I’ve talked before about the unusual opportunities that living on a remote island throws up and how we’ve been unable to predict just what we’ll end up doing here from one week to the next. As we move into December and the madness of the Falklands summer, it’s interesting to look back on November and see what we’ve been up to this month. I often list some of the wildlife encounters that are becoming far too normal for us these days, like our recent trip to Volunteer Point on East Falkland:
Among the ridiculous amount of social occasions we find ourselves at in this small community, November was host to the Royal British Legion’s Poppy Ball and remembrance ceremonies that I covered two posts ago so won’t discuss in length here:
The social aspect of the Falklands also throws up some experiences for other members of the community here; poor Milo had a small crowd for this year’s much-needed shearing that he had, before some visitors wanted to help with transporting him to his next temporary home (we lend Milo out to help with people’s lawns as most people in government housing aren’t provided with a lawnmower, obviously):
The islands do have a very transient population, which has some benefits and some problems associated with it. For us, having so many people come and go on the islands means we make friends from all over the World and they often make us get out and do things that are new to them (and, sometimes, us). So it was with the month just gone when our Canadian friend Christine celebrated her Birthday far from home – she’d seen that the pool here had an aqua run so as a surprise, we rented the pool for her, with mixed success:The improving weather does change things up a little in a place that can see some real extremes. It’s blessed a couple of events recently; our friends Davide & Marinella got married in a touching ceremony in the sunshine on Bertha’s Beach (as it was their wedding, I don’t feel it’s my place to post photos of it on a public blog so I’ve included a representative picture of the cake that our friend James made for them – it was stunning, personal and uniquely Falklands, just as their Wedding day was). Hannah also had the opportunity to join a Football Association medic to keep an eye on the FA Representative team that was flown down to play the Stanley and Mount Pleasant teams in a football match. Football’s pretty boring so I’ll say no more about that, but it meant a lot to some people here. The improving weather keeps us busy, both getting out taking advantage of the outdoors but also we need to take advantage of some indoor spaces too:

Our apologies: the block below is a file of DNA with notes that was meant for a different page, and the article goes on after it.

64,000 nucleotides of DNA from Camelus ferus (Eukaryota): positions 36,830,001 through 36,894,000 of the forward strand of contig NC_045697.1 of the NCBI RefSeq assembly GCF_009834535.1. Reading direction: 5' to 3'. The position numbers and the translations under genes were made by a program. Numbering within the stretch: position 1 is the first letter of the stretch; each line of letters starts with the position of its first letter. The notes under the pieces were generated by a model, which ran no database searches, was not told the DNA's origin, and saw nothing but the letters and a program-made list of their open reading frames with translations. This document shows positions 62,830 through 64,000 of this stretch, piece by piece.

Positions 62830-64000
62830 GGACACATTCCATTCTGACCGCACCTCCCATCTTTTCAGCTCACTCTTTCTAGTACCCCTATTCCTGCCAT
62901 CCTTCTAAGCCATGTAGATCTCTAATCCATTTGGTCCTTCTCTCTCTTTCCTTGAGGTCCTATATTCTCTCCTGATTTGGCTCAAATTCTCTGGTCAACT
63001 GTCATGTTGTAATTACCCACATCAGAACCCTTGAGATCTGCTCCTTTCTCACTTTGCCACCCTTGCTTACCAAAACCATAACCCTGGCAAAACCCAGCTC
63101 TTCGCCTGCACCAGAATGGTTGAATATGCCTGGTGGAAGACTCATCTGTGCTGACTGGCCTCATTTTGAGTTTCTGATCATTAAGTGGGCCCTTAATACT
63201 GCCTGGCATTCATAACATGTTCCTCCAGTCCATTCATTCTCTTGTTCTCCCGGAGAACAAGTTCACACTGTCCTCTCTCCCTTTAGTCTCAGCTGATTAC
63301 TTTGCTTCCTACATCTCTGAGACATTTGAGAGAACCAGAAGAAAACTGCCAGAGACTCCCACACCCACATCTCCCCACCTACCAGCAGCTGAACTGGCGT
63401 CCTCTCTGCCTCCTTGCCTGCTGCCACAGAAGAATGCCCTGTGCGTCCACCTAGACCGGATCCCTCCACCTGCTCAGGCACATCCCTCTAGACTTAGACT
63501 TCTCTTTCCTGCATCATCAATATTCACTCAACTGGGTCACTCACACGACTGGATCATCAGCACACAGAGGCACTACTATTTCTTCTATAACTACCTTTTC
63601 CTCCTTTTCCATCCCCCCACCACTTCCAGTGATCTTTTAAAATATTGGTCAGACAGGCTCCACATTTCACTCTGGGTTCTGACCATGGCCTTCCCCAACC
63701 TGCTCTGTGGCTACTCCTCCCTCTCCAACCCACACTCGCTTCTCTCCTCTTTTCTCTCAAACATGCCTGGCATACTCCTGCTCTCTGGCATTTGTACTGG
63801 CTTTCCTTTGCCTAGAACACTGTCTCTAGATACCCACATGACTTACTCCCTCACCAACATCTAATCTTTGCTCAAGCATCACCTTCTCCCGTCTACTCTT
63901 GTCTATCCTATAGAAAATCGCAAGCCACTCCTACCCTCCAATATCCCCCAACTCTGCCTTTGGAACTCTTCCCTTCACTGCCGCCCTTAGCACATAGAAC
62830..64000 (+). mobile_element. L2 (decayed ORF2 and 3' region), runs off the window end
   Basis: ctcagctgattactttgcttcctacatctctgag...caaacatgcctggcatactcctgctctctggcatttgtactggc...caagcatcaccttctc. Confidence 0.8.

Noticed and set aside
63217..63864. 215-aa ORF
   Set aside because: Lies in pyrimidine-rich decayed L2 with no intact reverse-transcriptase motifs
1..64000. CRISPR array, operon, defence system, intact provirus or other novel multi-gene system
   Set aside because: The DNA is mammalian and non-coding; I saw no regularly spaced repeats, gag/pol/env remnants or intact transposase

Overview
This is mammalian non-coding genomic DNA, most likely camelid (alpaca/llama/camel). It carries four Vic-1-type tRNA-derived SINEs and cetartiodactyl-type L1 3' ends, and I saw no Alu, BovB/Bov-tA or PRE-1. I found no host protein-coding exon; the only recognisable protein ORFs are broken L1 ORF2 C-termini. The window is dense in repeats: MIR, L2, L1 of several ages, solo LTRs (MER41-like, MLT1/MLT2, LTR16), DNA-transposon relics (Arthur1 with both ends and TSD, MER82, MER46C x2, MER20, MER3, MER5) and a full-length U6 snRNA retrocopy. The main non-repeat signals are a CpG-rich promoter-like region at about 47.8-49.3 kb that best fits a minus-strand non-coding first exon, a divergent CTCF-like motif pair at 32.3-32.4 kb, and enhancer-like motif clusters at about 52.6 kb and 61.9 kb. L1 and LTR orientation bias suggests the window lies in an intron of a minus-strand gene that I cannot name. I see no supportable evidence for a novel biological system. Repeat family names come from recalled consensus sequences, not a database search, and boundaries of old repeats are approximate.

For me, the final major thing that November brought was my first foray into the lecturing scene here. Since arriving, we’ve attended a number of lectures run by a number of organisations (the Historic Dockyard and Museum, the South Atlantic Environmental Research Institute/SAERI and Falklands Conservation mostly). It’s not something we did much in the UK, but we’ve seen some really interesting talks on everything from penguins to photography to specific boats (the Ilen project I mentioned before in a post). With my thoroughly geeky interest in all things historical and Falklands, I’d been meaning to contribute to this scene and the time I’ve gained by leaving teaching meant I was able to offer my services to a sold-out Museum to give my first lecture on the unique story of the Isabella and the Nanina (if you’re intrigued, buy and read the Wreck of the Isabella by David Miller). I enjoyed giving something back to the community we’ve come to embrace and I didn’t get any negative feedback so here’s hoping people enjoyed themselves. I’ve got another sold-out talk coming up this week and a few more to be given next year, so perhaps I’ve discovered a productive way to channel my inner geek.
The lectures, I guess, run alongside my new-found Falkland Islands Tourist Board accredited Tour Guide status (used so far for voluntary tours for visitors that we know), so I’m carving out something of a niche in the highly limited sector of ‘geeks talking about old things here’ but you never know where things will lead and I’m enjoying myself so I’ll just keep on with my ramblings.
Here’s to seeing what else the Summer brings and, if you hadn’t already guessed, the moral of this post is simple; take that risk, move somewhere different and you never know what life will bring. You might even end up walking a friendly sheep on a lead. If you’re lucky.